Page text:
The appreciation of seafood in China is as much visual as it is culinary. Every reputable seafood restaurant is lined with glass tanks of strange fish, some of them even inedible, enticing customers and performing abundance. Some of these are wild-caught, it’s true, but in Sanya many are supplied by a special type of artificial reef to the north: the floating fishing village of Lingshui.
From a distance it looks like many of the water villages that decorate coastlines along the South China Sea. Well-loved and scrappy houses jostle each other offshore, busted wood boats shuttling villagers to-and-from land for school and work. But where one might expect a front lawn on a suburban American home, Lingshui homes keep an aquaculure pen. Like you might mow the lawn, women stride along thin wood planks and fish out bad specimen. Men sprinkle fish feed. Dogs prance up and down the “front yard” along the gangways, barking at intruders with angry curiosity. It’s a space-effective approach to fish farming and insurance against a bad month of fishing at sea.
I hired a boat, gesturing and signing with chinese hand signals for numbers to haggle. The captain was kind and generous, taking me to visit friends on other boats as they scaled or sorted fish. Kids perched in doorways and on ledges. I’d gesture “camera” and “okay?” to ask to take a photo. Some shook their heads, some shrugged, others gave a big wave before I snapped a shot. The light was dense and low as we slowly puttered through the village. Just beyond the main blocks of houses, larger aquaculture pens served an explicitly commercial purpose the aquaculture lawns seemed to be for personal consumption as much as they were for sale.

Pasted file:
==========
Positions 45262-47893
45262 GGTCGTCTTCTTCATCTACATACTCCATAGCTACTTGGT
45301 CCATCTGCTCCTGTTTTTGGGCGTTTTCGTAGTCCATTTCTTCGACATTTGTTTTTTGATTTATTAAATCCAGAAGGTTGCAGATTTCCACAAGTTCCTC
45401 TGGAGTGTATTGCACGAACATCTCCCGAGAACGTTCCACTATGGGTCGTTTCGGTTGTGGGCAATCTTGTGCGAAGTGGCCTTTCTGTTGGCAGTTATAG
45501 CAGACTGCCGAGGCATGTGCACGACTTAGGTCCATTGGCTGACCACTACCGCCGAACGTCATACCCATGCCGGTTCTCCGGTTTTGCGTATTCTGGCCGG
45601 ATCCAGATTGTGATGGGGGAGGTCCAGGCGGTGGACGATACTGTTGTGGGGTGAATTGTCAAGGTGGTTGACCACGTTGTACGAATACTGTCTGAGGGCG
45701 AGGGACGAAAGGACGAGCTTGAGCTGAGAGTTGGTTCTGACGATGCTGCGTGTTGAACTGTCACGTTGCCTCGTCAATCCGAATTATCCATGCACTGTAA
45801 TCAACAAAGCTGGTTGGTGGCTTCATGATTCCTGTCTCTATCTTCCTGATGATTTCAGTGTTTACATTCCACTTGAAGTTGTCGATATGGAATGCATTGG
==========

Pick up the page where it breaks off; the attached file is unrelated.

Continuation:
There’s so much to be said for the house designs:
The local fish market is the more typical tourist attraction. Wandering through, I saw women masterfully butchering eels and tuna, grandfathers smoking and commenting on the visitors walking by, bike tourists stopping in for some fruit juice as they cycled the island. Many of the fish on sale are endangered or at-risk, like seahorses, but China has few agents to enact its already-lax regulation. Yet another arena where TNC China’s new marine program has work to do.
The aquaculture village is more of a gesture at an artificial reef, but to me is one example of adaptation and agency in a changing global marine ecology. An entire village, while modeled after traditional water villages, is designed to sustain a contemporary diet of and economic demand for fish. Using new tools to subsidize old diets, aquaculture becomes the new normal. How much to we even register a difference? Technologies that mimic fading ecologies become embedded in the way Chinese fisherfolk live. We design our worlds, and it gets harder and harder to see how much the world has actually changed. I’m just trying to keep track.